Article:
Your success as a writer depends on your storytelling ability. I include ALL writers in that, not just fiction writers. Whether you’re writing for the Web, blogging, copywriting… or of course, writing fiction… today, writing for money means telling stories.
So how do you tell stories? Since your ability to tell a story equals income, it’s worth thinking about.
Writing for money: sometimes one word is a plot
Let’s look at what a “story” might be. Google says that a story is: “an account of imaginary or real people and events told for entertainment.”
In Writing Short Fiction: What’s a Short Story?, we said:
“In a short story, someone wants something… a likable character undergoes a transformation, or learns a lesson, or solves a big problem.”
You don’t need to get fancy with your stories. Sometimes a story is just a word.
Bestselling novelist James Patterson once headed the ad agency J. Walter Thomson. He shares this story about the power of stories:
“The Amish have an excellent reputation for making top quality products… a family in a town close to an Amish community had to find homes for a litter of kittens. They put out a sign… ‘FREE KITTENS’… no one stopped. Then they changed the sign to ‘FREE AMISH KITTENS’. The litter was gone in a day.”
“Amish” — one word told a story.
Let’s look at some easy tips which will help you to weave stories into your writing… and make more money.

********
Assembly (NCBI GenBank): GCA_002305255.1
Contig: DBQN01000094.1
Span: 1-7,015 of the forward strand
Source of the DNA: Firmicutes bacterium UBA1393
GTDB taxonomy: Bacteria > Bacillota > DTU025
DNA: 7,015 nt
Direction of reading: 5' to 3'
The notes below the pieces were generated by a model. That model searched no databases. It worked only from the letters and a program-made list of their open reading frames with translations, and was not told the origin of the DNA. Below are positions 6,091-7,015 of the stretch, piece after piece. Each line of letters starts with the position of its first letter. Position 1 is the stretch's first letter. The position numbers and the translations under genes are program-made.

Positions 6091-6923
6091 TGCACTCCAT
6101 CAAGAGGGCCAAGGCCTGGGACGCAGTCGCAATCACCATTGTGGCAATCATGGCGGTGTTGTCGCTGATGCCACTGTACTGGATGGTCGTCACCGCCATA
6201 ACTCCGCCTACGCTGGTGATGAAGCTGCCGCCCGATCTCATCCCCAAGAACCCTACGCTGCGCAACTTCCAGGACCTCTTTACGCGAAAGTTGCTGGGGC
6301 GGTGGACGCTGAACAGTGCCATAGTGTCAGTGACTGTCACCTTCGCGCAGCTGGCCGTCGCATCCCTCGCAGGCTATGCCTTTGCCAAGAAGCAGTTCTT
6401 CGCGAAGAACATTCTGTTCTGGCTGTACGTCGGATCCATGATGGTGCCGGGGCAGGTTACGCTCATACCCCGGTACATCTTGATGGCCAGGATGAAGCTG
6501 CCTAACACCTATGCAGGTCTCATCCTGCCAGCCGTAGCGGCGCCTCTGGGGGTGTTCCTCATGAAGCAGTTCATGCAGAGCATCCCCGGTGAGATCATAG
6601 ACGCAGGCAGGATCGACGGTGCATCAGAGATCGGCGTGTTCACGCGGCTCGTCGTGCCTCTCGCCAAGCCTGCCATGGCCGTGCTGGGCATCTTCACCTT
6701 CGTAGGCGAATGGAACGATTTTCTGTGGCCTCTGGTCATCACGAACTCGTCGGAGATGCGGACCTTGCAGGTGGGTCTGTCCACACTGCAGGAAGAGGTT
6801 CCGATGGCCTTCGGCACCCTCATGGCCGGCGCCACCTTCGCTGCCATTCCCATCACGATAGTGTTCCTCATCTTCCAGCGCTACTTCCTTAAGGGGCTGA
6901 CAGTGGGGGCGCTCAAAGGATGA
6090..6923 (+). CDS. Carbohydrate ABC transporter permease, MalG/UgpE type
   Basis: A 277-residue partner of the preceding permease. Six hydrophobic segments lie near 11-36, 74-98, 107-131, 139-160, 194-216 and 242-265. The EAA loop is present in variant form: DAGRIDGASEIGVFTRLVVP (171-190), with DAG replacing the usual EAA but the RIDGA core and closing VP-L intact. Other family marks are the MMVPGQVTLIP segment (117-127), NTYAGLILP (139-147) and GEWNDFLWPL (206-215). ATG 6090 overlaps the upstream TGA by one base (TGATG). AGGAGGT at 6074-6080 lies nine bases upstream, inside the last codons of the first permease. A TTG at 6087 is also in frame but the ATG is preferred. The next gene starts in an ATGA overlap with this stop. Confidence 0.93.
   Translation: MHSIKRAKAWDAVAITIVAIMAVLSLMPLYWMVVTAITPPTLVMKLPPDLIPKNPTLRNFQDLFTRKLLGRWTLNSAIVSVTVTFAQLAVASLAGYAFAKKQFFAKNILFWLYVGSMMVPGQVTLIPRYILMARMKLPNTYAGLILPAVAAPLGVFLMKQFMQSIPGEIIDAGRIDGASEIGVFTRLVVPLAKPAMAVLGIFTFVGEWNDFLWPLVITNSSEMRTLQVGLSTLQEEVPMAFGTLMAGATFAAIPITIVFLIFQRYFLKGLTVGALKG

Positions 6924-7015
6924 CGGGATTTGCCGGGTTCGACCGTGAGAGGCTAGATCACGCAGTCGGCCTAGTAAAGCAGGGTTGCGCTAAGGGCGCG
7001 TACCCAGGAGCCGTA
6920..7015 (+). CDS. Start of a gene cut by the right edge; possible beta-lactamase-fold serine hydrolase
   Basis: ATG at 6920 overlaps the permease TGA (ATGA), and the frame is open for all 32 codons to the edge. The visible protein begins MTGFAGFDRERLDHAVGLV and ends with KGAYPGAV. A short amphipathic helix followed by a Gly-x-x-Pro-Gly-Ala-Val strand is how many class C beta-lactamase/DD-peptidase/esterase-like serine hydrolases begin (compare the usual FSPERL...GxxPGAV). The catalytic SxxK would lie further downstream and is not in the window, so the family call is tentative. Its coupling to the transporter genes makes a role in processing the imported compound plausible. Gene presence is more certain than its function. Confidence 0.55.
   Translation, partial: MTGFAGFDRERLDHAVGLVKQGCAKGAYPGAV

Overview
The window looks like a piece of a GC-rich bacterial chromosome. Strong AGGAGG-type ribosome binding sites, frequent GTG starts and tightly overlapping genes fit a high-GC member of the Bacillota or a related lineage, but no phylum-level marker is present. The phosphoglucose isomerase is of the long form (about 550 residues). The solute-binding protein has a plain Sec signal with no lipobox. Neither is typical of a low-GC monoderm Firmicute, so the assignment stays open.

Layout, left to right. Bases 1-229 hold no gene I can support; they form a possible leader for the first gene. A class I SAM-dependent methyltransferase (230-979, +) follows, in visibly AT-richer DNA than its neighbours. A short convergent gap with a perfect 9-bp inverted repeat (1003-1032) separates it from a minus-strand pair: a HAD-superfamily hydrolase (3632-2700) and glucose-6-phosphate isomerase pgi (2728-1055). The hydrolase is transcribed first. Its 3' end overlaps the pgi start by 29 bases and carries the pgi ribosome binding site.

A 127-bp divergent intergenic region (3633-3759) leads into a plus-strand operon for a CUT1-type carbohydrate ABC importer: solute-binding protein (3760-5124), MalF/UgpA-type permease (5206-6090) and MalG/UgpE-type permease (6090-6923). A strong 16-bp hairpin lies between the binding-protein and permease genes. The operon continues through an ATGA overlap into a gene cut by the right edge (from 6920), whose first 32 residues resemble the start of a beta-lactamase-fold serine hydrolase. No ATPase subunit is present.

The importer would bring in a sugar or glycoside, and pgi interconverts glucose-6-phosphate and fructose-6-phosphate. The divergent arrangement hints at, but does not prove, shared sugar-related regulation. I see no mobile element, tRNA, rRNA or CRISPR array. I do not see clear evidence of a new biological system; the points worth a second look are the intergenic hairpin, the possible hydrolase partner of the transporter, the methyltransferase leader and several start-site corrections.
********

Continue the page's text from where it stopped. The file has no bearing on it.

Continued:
1. Find a story, and use it: stories resonate
Stories work because we are drawn into them. They resonate with us — or they don’t. Currently there’s an election coming up in Australia; it’s fascinating to think about the stories the politicians are spinning — and who they’re targeting, and why, with those stories.
When you choose a story for a piece of writing, it’s a way of making the writing relevant to a specific group of readers, in very few words.
If you have a blog, which basic story are you using? For years, the tagline of this blog was something like: when writing’s more than your career, it’s your life. I changed the tagline at some point to: professional writing for love and money.
Taglines are important. They’re a reminder to me that I keep the blog relevant for a specific group of writers. Does your tagline tell a story?
2. Images tell a story and evoke emotion
Images are becoming more and more important to all writers, because we’re competing for audience attention.
Some companies use images brilliantly. Consider Greenpeace, and the images they use to tell a story — tiny boats going up against huge ships. That’s the story of David and Goliath, and it resonates with their audience.
When we discuss fiction, I tend to natter on about emotion. Telling stories, whether you do it with words or images, is a shortcut to emotion.
3. Become your reader, and tell that story
“You” is one of the most powerful words in the language. (“Free” is another one.)
However, when you use “you” you’re still at a distance from the reader. Ideally, when you’re telling a story, you want to get so close to the reader that you become him. This can be challenging to do, even in copywriting.
It means paying attention to voice. If you were the reader you’re targeting with a piece of writing, who would you be? What would you sound like? What would be important to you? What would you pay attention to?
Start by telling yourself the story of who you imagine the typical reader of a piece of writing to be. Then experiment with writing as that person. And tell more stories. 🙂
Telling stories is fun, and it’s profitable too. So go ahead — tell stories — do it any way at all. You can’t make a mistake. Use the power of “once upon a time.”
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